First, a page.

Most of us realize that our diet impacts our long term health. But we may not know how it impacts our ability to fight off germs. The more healthy nutrients you take in the better your immune system can fight germs and keep you from getting sick. Remember, that drinking plenty of water and exercising regularly also helps keep the body’s resistance up. So go for a walk, take your water bottle along, and come home to cook a healthy recipe! (See recipe for Turkey Cranberry Soup for an idea of what to make.)

Live Healthy: Recipe

Note: This article is over 60 days old, and may contain information that is out of date, or has been superseded by newer information.

Turkey Cranberry Soup


2 teaspoons canola oil
1 medium onion, chopped
1 large carrot, cut into bite-size pieces
1 rib celery, cut into thin slices
1 parsnip, peeled and cut into bite-size pieces (optional)
1 medium sweet potato or yam, peeled and cut in half, then into bite-size pieces
1 bay leaf
1 teaspoon dried thyme
2 cups non-fat, reduced-sodium turkey or chicken stock, divided
1 sweet, juicy apple, peeled, cored and cut into bite-size pieces
1 cup frozen (and defrosted) cranberries or canned whole cranberries, rinsed and drained
3 cups diced cooked turkey
Salt and freshly ground black pepper, to taste*

  • In a deep pan or skillet, heat the oil over MEDIUM-HIGH heat.
  • Sauté the onion until it softens, about 4 minutes.
  • Add the carrot, celery, parsnip (if using) and sweet potato.
  • Lower heat to MEDIUM and, stirring frequently, sauté until the vegetables become lightly browned.
  • Add the bay leaf, thyme and 1 cup of stock.
  • Lower heat to a simmer and cook until the vegetables are almost tender, about 10 minutes or less.
  • Stir in the apple and cranberries, if using the frozen kind.
  • If the mixture seems dry, add enough additional stock to cook the fruit.
  • Gently simmer until the apple has softened and the cranberries are tender, about 5 minutes.
  • If using canned cranberries, add them after the apple has softened, along with the turkey.
  • Heat through for a few more minutes, until the turkey is hot.
  • Season to taste with salt and pepper.
  • Serve as is or over cooked brown rice or whole-grain pasta, if desired.

Credit: Recipe courtesy American Institute for Cancer Research. This recipe meets Produce for Better Health Foundation (PBH) and Center for Disease Control and Prevention (CDC) nutrition standards that maintain fruits and vegetables as healthy foods.

Nutritional Information per Serving

Calories: 207 Carbohydrates: 18g
Total Fat: 5.2g Cholesterol: 53mg
Total Fat: 5.2g Dietary Fiber: 4g
% of Calories from Fat: 23% Sodium: 231mg
Protein: 22g  

Ask Dr. Nancy - Free & Low Cost Ways to Get Healthy

Note: This article is over 60 days old, and may contain information that is out of date, or has been superseded by newer information.

Q: I want to get healthy . . . if it’s free or low cost! Any suggestions?

The answers are more plentiful than you may expect. The rest is up to you! Here are a few simple suggestions that will make a difference in your life.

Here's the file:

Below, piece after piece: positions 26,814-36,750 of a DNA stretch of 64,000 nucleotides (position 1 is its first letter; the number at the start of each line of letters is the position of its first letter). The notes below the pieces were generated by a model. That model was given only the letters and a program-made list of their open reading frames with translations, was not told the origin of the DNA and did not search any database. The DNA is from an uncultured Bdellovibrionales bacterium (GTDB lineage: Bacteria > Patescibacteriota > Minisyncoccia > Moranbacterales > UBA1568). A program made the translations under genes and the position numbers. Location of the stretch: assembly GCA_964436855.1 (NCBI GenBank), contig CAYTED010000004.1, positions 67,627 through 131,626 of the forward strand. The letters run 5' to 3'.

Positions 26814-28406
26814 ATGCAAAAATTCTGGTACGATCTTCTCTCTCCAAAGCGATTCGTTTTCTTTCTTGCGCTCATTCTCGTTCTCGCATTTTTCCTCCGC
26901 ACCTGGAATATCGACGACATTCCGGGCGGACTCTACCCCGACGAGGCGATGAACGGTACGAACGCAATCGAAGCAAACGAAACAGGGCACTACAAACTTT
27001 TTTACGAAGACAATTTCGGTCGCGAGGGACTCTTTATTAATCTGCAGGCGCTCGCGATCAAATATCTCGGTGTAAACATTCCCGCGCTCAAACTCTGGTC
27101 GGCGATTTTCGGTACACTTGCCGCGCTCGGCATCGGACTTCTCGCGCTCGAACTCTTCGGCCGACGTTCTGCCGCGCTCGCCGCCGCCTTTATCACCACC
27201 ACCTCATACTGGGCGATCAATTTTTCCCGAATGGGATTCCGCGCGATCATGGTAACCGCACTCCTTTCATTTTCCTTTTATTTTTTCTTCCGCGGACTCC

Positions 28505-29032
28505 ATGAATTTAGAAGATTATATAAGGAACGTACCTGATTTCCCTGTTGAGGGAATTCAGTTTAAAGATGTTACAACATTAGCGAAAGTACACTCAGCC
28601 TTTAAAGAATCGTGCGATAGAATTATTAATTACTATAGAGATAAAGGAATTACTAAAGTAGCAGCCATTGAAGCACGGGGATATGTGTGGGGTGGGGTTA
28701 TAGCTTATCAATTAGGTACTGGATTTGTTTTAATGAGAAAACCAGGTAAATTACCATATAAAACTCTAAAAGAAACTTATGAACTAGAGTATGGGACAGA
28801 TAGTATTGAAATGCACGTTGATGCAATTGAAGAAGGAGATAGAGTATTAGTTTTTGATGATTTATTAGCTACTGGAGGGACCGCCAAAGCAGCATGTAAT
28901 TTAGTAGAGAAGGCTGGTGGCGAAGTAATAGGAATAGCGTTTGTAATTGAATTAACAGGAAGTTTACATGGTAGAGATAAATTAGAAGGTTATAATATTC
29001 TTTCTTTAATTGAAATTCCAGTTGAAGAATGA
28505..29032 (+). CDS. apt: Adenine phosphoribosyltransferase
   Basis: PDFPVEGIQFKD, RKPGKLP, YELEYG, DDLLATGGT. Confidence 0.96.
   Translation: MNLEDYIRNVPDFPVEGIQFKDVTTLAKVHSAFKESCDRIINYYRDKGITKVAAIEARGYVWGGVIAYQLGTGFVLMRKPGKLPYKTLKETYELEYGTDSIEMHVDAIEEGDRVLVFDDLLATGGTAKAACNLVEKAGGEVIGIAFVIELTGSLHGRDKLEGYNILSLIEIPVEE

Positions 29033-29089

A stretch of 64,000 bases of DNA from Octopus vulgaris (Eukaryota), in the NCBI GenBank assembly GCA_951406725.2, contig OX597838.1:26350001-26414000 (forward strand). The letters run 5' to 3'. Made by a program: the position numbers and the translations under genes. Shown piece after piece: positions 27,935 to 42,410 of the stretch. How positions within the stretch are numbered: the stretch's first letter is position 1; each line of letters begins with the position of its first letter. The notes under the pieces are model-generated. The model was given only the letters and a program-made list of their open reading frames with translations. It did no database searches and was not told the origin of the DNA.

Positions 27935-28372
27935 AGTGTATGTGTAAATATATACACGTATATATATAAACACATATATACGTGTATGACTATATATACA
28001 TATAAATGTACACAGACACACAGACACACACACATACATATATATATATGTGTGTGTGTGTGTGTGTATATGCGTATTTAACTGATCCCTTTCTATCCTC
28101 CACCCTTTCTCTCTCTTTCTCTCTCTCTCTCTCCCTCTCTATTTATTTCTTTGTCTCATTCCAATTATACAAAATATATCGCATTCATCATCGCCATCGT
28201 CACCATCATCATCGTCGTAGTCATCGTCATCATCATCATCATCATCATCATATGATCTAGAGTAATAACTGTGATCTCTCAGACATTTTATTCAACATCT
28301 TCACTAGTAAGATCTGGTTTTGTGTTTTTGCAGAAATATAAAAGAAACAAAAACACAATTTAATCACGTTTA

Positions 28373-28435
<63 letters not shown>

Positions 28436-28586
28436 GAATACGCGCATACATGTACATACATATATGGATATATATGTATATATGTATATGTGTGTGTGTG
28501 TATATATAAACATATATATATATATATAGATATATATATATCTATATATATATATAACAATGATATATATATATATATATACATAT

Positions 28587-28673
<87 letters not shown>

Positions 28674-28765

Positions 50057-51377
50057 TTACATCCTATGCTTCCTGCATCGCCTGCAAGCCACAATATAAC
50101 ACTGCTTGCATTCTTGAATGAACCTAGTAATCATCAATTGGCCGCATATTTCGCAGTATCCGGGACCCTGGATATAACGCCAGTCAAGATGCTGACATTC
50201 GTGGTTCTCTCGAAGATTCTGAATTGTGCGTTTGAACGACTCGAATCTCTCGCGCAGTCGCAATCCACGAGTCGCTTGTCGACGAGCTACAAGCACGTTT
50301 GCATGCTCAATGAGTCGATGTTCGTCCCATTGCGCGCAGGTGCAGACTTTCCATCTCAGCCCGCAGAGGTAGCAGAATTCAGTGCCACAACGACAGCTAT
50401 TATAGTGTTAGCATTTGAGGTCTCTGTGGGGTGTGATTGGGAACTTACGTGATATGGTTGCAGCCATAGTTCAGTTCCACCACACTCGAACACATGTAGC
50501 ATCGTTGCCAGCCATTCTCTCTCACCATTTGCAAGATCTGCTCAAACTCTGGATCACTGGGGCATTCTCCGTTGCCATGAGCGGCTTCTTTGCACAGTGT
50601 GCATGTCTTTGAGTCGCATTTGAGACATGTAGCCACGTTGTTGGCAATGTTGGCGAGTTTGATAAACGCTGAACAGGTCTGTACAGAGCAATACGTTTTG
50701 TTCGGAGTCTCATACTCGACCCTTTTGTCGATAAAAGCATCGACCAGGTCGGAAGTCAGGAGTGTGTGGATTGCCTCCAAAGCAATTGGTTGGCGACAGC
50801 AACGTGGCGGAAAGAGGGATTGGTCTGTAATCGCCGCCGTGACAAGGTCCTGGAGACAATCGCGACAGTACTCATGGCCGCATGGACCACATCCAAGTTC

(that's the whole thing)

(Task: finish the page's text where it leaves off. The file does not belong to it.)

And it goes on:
It’s the easiest, best free exercise of all. Just don’t set unrealistic goals. Start with even 10 or 15 minutes at a time, and work up to 30 minutes five days a week. Rainy day? Walk in the mall. You’ll quickly feel the mood and energy boost of walking. (Also consider a fitness center, now more affordable with a CHP $150 membership reimbursement. See page 3 for details!)

Control portion size.

If you’re not ready to change your diet drastically, begin by reducing amounts—and eat more slowly. Using smaller plates and bowls at home is a good trick. They’ll look full, and you’ll discover you still feel full with less food. Most meals cooked at home are cheaper and have fewer calories than restaurant meals. If you have leftovers, freeze them for later rather than grazing on them after hours. Avoid eating anything two to three hours before going to bed. In addition to avoiding acid reflux (heart burn), studies show eating fewer calories later in the day promotes less storage of those calories as fat.

Stop buying and eating junk food.

Break away from this unhealthy American pastime. Most fast food restaurants have healthy choices now. Make the healthy choice.


I’m serious. A good belly laugh actually has healthful physiological effects (also smiles and chuckles). Stress and worry can cause illness. So be open to looking on the light side, watch and read comedies, and seek out people with a good sense of humor. The doctor says: yuck it up.

Take our new online Health Survey.

This great tool yields personal health help. You answer questions that take 15–20 minutes and then receive an individualized (and updateable) report. The survey also creates forms that you can take to doctors’ visits, lets you set and track health goals, and generates a tailor-made list of information resources. The Health Survey is a terrific way to map the “big picture” of your health and decide personal goals. Do you want to lose 20 pounds, improve your strength and balance, or reduce the medications you take? CHP can help! Try this and other online services and don’t forget our 24-hour Health Coaching phone line (850-383-3400). We also have health classes and support groups through our Health Promotions department (850-383-3511) and their community partners. Live well. It’s your choice!

To Access the Health Survey

  1. Click on Members tab.
  2. Click CHP Health Coaching.
  3. Log on with your user ID and password (or register, if you are a first-time user).
  4. Click Health Tools.
  5. Click Health Survey.